Archaeologists Uncover an Ancient Idumean Structure in the Negev

Digging near the ancient city of Lachish, a team of Israeli researchers have found a mysterious building—which they believe to be either a palace or a temple—dating approximately to the 3rd century BCE. The site has been connected to the Idumeans or Edomites, who, according to tradition, were descended from the biblical Esau. Daniel Eisenbud writes:

[D]uring the Persian period in the 5th century BCE, the Idumeans—a Semitic people originating in [what is now] southern Jordan—settled in the Judean foothills. After the area was conquered by the Hasmoneans in 112 BCE, the Idumeans converted [to Judaism] and assimilated into the Judean population. . . .

“If this was indeed an Idumean palace or temple, it is a rare and exciting find,” [the archaeologists] said in a joint statement. “Similar structures in this country can be counted on the fingers of one hand. It seems that the building was intentionally dismantled, possibly during the Hasmonean conquest of the region.”

Two well-preserved stone incense altars were discovered in one of the rooms. One of them, bearing the carved image of a bull, is depicted as standing in what is apparently the façade of a temple adorned with prominent columns. . . . In addition to the incense altar, delicate pottery vessels were also uncovered, including painted bowls, juglets, and oil lamps.

[Besides the Idumean structure and artifacts], also found at the site were numerous underground spaces used as quarries, or to house ritual baths (mikva’ot), oil presses, and dovecotes. Additionally, hiding tunnels from the time of the Jewish revolts against the Romans were discovered, with one containing an intact cooking pot from the Bar Kokhba Revolt (132–135 CE).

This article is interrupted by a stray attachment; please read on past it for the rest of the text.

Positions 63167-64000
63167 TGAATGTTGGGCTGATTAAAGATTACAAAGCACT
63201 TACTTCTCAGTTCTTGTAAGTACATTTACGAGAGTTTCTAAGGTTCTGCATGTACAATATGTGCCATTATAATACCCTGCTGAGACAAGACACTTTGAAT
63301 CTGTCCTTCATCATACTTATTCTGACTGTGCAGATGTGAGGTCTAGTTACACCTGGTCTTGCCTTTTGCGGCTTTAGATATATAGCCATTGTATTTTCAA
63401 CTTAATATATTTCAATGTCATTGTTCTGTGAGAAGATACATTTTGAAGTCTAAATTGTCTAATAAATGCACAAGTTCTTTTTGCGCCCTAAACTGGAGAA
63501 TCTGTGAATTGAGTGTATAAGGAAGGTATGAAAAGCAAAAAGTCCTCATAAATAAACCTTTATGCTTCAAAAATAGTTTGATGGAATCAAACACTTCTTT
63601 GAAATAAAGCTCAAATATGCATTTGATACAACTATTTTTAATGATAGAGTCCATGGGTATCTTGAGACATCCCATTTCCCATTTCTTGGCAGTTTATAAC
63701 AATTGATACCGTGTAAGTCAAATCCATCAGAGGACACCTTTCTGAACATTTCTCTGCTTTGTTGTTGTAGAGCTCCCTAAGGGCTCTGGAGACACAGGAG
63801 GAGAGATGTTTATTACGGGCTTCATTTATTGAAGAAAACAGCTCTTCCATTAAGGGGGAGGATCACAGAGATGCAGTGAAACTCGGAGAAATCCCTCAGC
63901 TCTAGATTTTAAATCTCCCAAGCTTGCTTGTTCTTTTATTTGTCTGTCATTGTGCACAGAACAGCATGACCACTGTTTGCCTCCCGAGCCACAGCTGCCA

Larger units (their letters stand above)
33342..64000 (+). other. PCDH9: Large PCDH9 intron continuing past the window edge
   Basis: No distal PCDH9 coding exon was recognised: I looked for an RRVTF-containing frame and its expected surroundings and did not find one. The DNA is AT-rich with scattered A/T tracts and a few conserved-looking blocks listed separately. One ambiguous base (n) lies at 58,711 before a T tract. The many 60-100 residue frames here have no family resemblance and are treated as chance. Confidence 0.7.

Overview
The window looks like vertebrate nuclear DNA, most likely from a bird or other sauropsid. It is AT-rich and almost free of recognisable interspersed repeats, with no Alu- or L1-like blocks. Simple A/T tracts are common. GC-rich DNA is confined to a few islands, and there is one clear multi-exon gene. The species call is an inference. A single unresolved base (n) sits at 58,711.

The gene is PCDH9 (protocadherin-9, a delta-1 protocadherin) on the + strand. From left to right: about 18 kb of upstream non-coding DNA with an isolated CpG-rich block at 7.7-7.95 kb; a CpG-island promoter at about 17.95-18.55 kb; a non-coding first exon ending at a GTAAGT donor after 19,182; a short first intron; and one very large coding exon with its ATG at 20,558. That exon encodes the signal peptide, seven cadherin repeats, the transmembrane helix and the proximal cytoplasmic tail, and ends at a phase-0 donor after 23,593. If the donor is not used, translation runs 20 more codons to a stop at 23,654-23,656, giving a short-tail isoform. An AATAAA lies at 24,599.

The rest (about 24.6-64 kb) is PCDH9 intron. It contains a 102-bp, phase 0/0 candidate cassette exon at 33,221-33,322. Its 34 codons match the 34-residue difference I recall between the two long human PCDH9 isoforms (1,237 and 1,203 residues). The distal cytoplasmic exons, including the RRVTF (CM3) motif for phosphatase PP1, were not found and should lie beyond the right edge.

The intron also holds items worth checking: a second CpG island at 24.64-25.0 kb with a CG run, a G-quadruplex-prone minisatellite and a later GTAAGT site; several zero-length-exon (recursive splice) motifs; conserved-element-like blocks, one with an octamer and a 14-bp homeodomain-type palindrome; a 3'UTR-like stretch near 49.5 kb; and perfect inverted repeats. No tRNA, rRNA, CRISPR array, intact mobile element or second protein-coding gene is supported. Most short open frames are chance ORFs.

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More about: Ancient Israel, Archaeology, Bar-Kokhba, Edomites, History & Ideas, Maccabees

No, Israelis and Palestinians Can’t Simply Sit Down and Solve the “Israel-Palestinian Conflict”

Jan. 17 2019

By “zooming out” from the blinkered perspective with which most Westerners see the affairs of the Jewish state, argues Matti Friedman, one can begin to see things the way Israelis do:

Many [in Israel] believe that an agreement signed by a Western-backed Palestinian leader in the West Bank won’t end the conflict, because it will wind up creating not a state but a power vacuum destined to be filled by intra-Muslim chaos, or Iranian proxies, or some combination of both. That’s exactly what has happened . . . in Gaza, Lebanon, Syria, and Iraq. One of Israel’s nightmares is that the fragile monarchy in Jordan could follow its neighbors . . . into dissolution and into Iran’s orbit, which would mean that if Israel doesn’t hold the West Bank, an Iranian tank will be able to drive directly from Tehran to the outskirts of Tel Aviv. . . .

In the “Israeli-Palestinian” framing, with all other regional components obscured, an Israeli withdrawal in the West Bank seems like a good idea—“like a real-estate deal,” in President Trump’s formulation—if not a moral imperative. And if the regional context were peace, as it was in Northern Ireland, for example, a power vacuum could indeed be filled by calm.

But anyone using a wider lens sees that the actual context here is a complex, multifaceted war, or a set of linked wars, devastating this part of the world. The scope of this conflict is hard to grasp in fragmented news reports but easy to see if you pull out a map and look at Israel’s surroundings, from Libya through Syria and Iraq to Yemen.

The fault lines have little to do with Israel. They run between dictators and the people they’ve been oppressing for generations; between progressives and medievalists; between Sunnis and Shiites; between majority populations and minorities. If [Israel’s] small sub-war were somehow resolved, or even if Israel vanished tonight, the Middle East would remain the same volatile place it is now.

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More about: Hizballah, Iran, Israel & Zionism, Israeli-Palestinian Conflict, Middle East